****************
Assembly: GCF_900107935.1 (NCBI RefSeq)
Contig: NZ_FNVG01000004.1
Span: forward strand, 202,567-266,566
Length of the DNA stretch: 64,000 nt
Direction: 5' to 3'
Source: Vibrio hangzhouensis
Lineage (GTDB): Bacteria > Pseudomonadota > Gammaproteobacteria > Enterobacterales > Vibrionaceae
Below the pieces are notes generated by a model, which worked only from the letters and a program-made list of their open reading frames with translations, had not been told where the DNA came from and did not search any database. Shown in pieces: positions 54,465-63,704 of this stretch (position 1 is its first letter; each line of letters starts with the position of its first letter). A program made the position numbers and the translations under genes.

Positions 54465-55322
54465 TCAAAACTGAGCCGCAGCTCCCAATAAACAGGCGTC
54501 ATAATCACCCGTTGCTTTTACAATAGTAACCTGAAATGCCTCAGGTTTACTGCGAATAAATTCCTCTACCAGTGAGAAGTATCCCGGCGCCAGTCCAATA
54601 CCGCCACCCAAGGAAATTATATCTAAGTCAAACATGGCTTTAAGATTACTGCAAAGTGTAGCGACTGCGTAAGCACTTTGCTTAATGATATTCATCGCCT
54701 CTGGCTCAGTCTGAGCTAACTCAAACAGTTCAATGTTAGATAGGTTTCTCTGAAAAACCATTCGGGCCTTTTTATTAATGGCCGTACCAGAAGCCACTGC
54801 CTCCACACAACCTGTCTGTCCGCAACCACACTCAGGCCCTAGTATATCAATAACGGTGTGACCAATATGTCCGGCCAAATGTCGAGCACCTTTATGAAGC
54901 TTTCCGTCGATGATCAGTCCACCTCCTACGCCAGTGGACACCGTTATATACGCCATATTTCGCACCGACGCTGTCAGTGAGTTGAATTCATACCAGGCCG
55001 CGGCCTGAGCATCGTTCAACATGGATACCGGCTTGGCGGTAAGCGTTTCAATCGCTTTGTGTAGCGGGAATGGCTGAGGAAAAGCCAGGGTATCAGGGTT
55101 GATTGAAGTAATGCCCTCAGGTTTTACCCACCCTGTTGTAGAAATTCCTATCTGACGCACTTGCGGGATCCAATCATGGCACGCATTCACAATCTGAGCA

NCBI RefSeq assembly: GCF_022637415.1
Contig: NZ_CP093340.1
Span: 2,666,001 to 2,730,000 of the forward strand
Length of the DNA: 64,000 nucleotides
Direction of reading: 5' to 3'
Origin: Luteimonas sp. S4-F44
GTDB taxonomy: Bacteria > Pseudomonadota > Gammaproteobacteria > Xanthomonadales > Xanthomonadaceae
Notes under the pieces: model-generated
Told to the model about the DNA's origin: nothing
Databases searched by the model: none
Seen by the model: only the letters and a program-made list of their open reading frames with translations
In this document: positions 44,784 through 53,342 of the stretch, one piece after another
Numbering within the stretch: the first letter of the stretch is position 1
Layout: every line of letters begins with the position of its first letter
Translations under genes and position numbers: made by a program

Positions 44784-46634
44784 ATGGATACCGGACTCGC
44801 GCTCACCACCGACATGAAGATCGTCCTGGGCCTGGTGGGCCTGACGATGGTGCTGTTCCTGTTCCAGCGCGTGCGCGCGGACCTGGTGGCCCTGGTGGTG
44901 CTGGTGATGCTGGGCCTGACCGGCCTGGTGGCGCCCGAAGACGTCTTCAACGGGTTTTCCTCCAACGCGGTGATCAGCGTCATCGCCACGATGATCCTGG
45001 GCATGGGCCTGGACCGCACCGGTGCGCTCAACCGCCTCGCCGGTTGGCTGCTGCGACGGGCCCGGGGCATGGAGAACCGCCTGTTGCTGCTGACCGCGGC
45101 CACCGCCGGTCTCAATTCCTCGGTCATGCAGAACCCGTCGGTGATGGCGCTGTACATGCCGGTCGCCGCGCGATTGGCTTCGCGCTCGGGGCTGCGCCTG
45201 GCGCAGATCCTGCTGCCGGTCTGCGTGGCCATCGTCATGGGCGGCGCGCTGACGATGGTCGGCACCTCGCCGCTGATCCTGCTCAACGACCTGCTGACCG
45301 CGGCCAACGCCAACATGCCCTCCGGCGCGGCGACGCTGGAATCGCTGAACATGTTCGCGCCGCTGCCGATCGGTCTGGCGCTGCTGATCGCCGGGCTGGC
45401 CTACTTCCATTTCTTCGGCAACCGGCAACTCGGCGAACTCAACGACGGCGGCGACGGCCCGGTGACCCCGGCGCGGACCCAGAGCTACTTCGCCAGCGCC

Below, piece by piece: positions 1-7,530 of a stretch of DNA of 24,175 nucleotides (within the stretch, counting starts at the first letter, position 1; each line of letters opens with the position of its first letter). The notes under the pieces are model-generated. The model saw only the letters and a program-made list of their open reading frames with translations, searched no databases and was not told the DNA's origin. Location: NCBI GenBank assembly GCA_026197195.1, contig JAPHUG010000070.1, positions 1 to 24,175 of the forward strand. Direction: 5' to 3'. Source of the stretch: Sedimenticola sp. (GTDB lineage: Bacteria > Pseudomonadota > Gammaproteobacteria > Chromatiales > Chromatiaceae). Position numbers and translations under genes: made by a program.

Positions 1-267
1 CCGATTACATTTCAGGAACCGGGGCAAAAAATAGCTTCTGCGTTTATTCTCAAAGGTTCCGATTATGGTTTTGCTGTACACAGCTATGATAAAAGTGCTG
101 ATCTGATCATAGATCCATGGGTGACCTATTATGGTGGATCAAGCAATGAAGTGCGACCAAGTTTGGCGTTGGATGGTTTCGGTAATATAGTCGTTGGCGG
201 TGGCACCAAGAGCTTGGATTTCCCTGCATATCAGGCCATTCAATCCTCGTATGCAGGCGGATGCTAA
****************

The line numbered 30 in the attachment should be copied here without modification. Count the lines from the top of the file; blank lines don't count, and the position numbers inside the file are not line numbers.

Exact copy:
Numbering within the stretch: the first letter of the stretch is position 1